Beisland is assisted by the participants to fill light pebble granules and water in a plastic box. Then the goldfish are added. They drill a hole on top of the plastic box, to make room for the pump and sprinkling filter. Then the plants are added on top, in a new plastic box that is connected to the box underneath. A growth light bulb is inserted into a regular IKEA floor lamp, and the light is then placed next to the unit.
“I want you to feel it’s not a big deal to try this. Maybe you fail along the way, but then you just make some adjustments. It’s really not that difficult,” says Gangenes Skar.
The participants are interested in sustainable food production
In the conversations with Stålesen, several of the participants highlighted how interesting it is to learn about sustainable food production, that is relatively cheap and easy to manage.
“It is nice to be updated on what’s going on in 2020, with regards to sustainable development. It strengthens my self-esteem, and I don’t need much money to do this when I get out.”
Several participants also highlight that they want to try this together with their family when they return home.
“It is interesting to learn something new and I like that this is something I can manage on my own. I’m concerned about the environment, and interested in health and ecological food, therefore I consider this as a good investment, also for my daughter.”
Certificate of competence
One of the project goals is to ease the transition to a life in freedom. The participants are provided with a certificate of competence for 20 hours of plant care, in cooperation with Setesdal High School. Everyone Stålesen spoke with considers this a positive opportunity.
“It is nice to receive proof that I have finished and learned this. This may contribute to filling gaps on my CV.”
“It is of great value that I’m able to follow this course over a period of time and take advantage of it later on. It’s also really good to receive a certificate of competence.”
Ingebjørg Tønnesland Hodne, from Setesdal High School, is a trained agronomist as well as child care and youth worker. She works part-time for the prison during the project period, and is responsible to maintain the hydroponic and aquaponic units.
“This is practical learning by doing, and not boring theory. Now they look forward to every Wednesday when they have classes. There is a lot going on then, and NIBIO adds positive energy to the group. The participants sow and learn to make food. In my experience they become more independent and confident. We harvest what we’ve grown, and they also learn something they can bring back home.”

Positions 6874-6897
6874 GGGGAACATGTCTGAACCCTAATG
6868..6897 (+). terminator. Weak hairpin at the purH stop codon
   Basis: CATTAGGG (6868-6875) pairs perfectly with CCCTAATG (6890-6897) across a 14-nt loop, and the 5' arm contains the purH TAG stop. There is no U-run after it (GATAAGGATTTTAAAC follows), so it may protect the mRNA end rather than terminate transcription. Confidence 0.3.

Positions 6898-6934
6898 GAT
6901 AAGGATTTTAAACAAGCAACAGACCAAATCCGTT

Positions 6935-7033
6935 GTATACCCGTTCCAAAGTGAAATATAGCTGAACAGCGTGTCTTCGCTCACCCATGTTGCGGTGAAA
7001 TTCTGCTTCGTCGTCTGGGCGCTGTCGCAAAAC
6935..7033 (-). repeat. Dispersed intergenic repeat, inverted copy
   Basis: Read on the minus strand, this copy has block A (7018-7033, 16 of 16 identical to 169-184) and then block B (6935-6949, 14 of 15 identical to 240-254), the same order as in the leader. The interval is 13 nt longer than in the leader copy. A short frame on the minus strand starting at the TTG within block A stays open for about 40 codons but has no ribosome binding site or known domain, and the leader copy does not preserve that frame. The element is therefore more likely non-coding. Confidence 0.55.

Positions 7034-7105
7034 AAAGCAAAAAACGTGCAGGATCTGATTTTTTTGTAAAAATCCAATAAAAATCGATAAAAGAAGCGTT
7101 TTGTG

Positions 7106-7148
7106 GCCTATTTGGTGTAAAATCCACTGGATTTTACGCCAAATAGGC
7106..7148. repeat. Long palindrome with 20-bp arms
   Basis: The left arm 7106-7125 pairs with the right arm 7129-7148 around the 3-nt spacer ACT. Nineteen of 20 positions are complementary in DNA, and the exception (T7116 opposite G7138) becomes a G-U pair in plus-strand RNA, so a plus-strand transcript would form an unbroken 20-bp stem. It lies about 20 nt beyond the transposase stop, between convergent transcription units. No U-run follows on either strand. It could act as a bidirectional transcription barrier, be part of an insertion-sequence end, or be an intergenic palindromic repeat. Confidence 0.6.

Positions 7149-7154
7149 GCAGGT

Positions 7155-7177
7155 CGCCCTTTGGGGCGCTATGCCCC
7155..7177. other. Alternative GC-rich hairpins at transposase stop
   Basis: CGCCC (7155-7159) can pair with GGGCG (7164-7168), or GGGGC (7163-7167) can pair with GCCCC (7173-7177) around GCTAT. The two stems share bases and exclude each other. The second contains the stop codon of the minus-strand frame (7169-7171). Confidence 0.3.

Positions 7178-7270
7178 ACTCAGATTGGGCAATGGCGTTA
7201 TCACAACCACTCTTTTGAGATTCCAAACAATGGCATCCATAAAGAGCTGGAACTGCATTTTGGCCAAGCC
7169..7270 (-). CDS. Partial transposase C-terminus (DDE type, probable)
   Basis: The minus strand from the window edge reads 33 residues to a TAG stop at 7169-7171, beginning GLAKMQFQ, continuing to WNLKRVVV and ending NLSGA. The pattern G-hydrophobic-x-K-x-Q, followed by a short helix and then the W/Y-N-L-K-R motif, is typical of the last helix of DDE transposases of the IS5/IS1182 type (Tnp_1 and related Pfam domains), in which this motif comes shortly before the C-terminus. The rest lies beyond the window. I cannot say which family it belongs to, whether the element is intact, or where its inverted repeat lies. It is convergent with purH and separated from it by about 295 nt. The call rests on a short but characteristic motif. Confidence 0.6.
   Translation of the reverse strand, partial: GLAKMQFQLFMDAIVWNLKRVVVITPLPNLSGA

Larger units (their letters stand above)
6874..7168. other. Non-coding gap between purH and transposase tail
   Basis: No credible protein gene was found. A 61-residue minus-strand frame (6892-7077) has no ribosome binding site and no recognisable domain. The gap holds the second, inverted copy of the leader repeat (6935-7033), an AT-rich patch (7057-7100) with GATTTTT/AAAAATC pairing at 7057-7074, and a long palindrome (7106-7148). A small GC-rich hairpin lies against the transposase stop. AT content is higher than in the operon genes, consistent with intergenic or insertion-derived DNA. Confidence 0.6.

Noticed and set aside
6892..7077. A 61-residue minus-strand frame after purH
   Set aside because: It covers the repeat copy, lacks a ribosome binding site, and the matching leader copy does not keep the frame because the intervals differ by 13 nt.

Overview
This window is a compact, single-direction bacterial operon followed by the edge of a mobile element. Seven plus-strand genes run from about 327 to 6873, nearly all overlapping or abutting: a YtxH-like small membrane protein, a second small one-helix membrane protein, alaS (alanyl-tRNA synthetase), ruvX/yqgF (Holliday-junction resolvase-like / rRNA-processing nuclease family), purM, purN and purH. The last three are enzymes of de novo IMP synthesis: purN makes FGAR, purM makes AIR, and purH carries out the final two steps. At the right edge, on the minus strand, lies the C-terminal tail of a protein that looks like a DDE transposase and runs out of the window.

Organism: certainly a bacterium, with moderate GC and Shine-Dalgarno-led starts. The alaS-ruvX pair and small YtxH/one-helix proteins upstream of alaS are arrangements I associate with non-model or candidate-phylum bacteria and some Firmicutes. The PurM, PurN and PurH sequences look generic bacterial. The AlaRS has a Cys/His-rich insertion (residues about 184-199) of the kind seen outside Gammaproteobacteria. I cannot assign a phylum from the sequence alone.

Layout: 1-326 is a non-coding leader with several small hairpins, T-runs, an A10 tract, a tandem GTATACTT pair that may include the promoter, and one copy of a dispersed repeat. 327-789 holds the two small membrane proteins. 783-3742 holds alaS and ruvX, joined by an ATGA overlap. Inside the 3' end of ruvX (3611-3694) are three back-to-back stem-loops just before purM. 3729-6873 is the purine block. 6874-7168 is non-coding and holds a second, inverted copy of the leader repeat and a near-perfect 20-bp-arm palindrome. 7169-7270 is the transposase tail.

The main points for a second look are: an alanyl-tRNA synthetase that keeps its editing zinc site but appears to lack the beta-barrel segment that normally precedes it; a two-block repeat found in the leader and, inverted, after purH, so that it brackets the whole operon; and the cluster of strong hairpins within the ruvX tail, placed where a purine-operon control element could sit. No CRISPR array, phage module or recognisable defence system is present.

Green breathing space in everyday life
it is soon lunchtime, with high activity and an enthusiastic vibe in the air. Today‘s menu is taco and the kitchen team has been chopping vegetables worthy of a gold medal. On the table there is also microgreen and salad from the plant tower. The aquaponics unit is now finished and located next to the table.
“We register that the project contributes to a sense of achievement among many of the participants and that they relax around the table together with us, regardless of who is friends with whom. We have only witnessed the positive side of the criminal re-establishment system, but we’re also aware of the fact that these women have a lot of challenging days inside the prison walls. Our contribution is to be a “green breathing space” in a monotonous daily life,” says Gangenes Skar.
Hopes for spin-off effects beyond the project period
Prison Inspector Jan Balstad stops by to observe how the participants and CITYFOOD team are doing.
“This is the most engaging project for employees. There is a lot of activity, the participants care for, learn, and look after the facility. They pay attention and harvest what they’ve grown. We really want to implement a green line here.”
He hopes that the project will have spin-off effects beyond the project.
“We hope that they will be inspired to continue with this when they return back home, and for some it may be an engaging project to do with their children,” says Balstad, and adds that the prison wishes to contribute with some elements of this after the project period ends.
This article was written in the summer of 2020. The project will be finalized during the spring of 2021.
Siv Lene Gangenes Skar
The CityFood collaboration will explore the potential of integrated aqua-agriculture systems (IAAC) for urban applications. Emergent IAAC systems save energy, water and nutrients by combining contained recirculating aquaculture systems (RAS) with hydroponic plant production.
CityFood will examine IAAC to evaluate and optimize their potential within the food supply chancy addressing issues ranging from:
- Food production and storage
- Water-, energy- and nutrient-use efficiency
- Urban integration of food production
- Food safety and biosecurity issues
- Political and regulatory frameworks
CityFood will bring together the international and interdisciplinary skills of urban planners, farmers, researchers, entrepreneurs, community leaders and engaged citizens from Norway, Sweeden, Netherlands, Germany, USA and Brazil.
The project at Evje is one of several so-called Living labs. The aim is to build social skills and generate meaningful activities and opportunities for the prisoners, both inside and outside of the prison. This Living Lab will develop a general concept for how to integrate IAAC technology into prisons and a curriculum within IAAC technology for prison applications.
Do you want to teach inmates about sustainable aqua-agriculture?
Do you have a background within natural resources, agronomy, horticulture or similar, and find this project interesting? Siv Lene Gangenes Skar is interested in arranging a course about how to train inmates in aqua-agriculture, and at the same time spread knowledge from the project for similar opportunities in other prisons.
Please get in touch if you’re interested in this.